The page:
Senate Dems strike deal with moderates to push through Biden-backed COVID relief bill: Report

Senate Democrats managed to pass a White House-backed $1.9 trillion coronavirus relief bill this weekend without the support of a single Republican lawmaker.

And for all intents and purposes, we have Sen. Joe Manchin (D-WV) to thank for the massive blow to the federal deficit.

According to the Washington Examiner, Senate Majority Leader Chuck Schumer (D-NY) and his fellow Democrats wouldn’t have been able to push the relief measure through the upper chamber without first cutting a deal with key centrists like Manchin, a moderate Dem from a state that Donald Trump won in both 2016 and 2020.

Making a deal

Manchin, for his part, had reportedly been “holding out” on a provision related to unemployment benefits. The Examiner reports that Manchin sought “to reduce a proposed $400-per-week enhanced federal jobless payment to $300,” an effort that turned up successful.

In exchange, Manchin backed down from a push to end these “enhanced” payments in June and instead, agreed to extend the duration they’d be available from late August, as originally planned, to early September. The change ensures the benefits won’t expire while Congress is on recess, the Examiner reports.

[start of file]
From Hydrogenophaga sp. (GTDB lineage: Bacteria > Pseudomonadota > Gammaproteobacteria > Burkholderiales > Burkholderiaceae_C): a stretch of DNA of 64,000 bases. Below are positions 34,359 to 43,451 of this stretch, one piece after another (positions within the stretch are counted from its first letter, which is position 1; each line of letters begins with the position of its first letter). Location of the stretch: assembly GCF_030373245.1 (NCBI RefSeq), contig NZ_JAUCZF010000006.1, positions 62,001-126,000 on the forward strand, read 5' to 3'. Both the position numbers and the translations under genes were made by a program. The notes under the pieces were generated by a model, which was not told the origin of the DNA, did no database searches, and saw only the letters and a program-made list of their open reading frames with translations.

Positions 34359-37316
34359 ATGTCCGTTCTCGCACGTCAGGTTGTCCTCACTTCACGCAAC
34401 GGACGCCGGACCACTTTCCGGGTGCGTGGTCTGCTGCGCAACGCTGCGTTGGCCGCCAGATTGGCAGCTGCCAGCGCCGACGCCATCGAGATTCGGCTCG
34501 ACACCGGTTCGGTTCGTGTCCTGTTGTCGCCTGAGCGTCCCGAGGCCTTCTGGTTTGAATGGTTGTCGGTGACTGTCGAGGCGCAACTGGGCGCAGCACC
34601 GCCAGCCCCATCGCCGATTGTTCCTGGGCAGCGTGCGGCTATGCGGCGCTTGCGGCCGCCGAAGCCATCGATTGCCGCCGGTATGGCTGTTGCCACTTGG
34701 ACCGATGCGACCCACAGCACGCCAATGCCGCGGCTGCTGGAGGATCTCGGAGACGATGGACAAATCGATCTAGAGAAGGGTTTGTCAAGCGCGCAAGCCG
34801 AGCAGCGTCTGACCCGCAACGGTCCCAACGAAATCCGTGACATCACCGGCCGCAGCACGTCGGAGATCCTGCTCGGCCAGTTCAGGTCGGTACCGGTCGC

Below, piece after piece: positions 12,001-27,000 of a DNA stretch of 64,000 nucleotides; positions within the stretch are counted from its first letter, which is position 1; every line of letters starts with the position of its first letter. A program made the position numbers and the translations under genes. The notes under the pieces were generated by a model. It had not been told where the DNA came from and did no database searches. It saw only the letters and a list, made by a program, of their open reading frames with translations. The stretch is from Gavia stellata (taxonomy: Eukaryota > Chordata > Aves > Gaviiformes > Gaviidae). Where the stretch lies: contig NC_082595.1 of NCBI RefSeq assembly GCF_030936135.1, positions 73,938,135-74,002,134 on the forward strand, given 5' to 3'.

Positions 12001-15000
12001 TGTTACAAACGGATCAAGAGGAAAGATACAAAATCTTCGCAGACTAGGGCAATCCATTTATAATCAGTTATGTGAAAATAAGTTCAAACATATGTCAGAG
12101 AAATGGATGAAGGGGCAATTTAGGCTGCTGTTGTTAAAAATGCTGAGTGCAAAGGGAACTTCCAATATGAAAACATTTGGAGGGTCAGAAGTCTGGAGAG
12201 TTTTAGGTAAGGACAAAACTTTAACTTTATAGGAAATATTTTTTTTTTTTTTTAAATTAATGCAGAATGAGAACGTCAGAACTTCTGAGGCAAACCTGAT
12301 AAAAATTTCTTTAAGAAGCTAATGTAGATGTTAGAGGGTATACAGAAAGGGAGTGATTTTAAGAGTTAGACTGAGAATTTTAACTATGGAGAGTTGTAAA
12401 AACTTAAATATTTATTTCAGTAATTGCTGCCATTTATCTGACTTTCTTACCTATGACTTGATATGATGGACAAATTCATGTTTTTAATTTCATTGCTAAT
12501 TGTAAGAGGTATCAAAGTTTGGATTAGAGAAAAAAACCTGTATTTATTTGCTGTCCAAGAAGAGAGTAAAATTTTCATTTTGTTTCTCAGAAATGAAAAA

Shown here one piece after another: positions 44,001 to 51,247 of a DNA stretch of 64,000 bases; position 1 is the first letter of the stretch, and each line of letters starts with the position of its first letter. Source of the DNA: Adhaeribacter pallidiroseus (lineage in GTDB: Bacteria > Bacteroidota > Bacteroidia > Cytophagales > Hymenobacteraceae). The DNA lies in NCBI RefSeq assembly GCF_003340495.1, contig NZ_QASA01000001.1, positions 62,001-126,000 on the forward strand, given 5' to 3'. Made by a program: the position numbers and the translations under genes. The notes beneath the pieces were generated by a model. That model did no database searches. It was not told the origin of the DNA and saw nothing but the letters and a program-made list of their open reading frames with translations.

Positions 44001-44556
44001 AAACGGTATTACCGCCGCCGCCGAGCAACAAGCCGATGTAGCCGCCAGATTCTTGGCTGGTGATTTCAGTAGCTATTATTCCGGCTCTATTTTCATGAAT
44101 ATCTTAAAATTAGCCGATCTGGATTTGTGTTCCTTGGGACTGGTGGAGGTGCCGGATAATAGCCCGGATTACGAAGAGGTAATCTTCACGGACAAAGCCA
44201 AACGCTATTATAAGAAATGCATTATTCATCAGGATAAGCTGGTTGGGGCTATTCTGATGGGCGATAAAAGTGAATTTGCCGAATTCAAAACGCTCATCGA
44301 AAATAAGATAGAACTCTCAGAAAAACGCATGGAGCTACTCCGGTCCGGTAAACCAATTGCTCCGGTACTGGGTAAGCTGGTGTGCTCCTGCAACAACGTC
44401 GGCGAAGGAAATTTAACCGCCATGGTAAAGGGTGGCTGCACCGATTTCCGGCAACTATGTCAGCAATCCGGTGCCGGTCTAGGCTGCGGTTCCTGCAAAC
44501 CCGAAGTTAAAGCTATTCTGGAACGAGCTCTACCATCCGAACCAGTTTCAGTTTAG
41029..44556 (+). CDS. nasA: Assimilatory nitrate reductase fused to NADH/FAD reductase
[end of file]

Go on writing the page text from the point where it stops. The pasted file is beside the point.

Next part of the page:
Manchin also reportedly agreed to make the first $10,600 in unemployment benefits nontaxable for recipients earning less than $150,000 per year.

The senator celebrated the deal in a statement Friday, the day before a vote in the upper chamber.

“We have reached a compromise that enables the economy to rebound quickly while also protecting those receiving unemployment benefits from being hit with unexpected tax bill next year,” Manchin said, according to the Examiner.

A defeat for the GOP

The $1.9 trillion COVID-19 relief package ultimately passed in the Senate on Saturday in a 50–49 vote that fell entirely along party lines, NBC News reported.

Arkansas Sen. Dan Sullivan (R) missed the vote due to a family emergency, circumventing the need for Vice President Kamala Harris to break a tie.

The House passed its own version of the relief bill in late February, and is now expected to quickly greenlight the Senate’s version, according to CNBC. From there, the bill will be headed to President Joe Biden’s desk for a signature.

Despite the GOP’s best efforts, Democrats seem to have secured their costly COVID wishlist.

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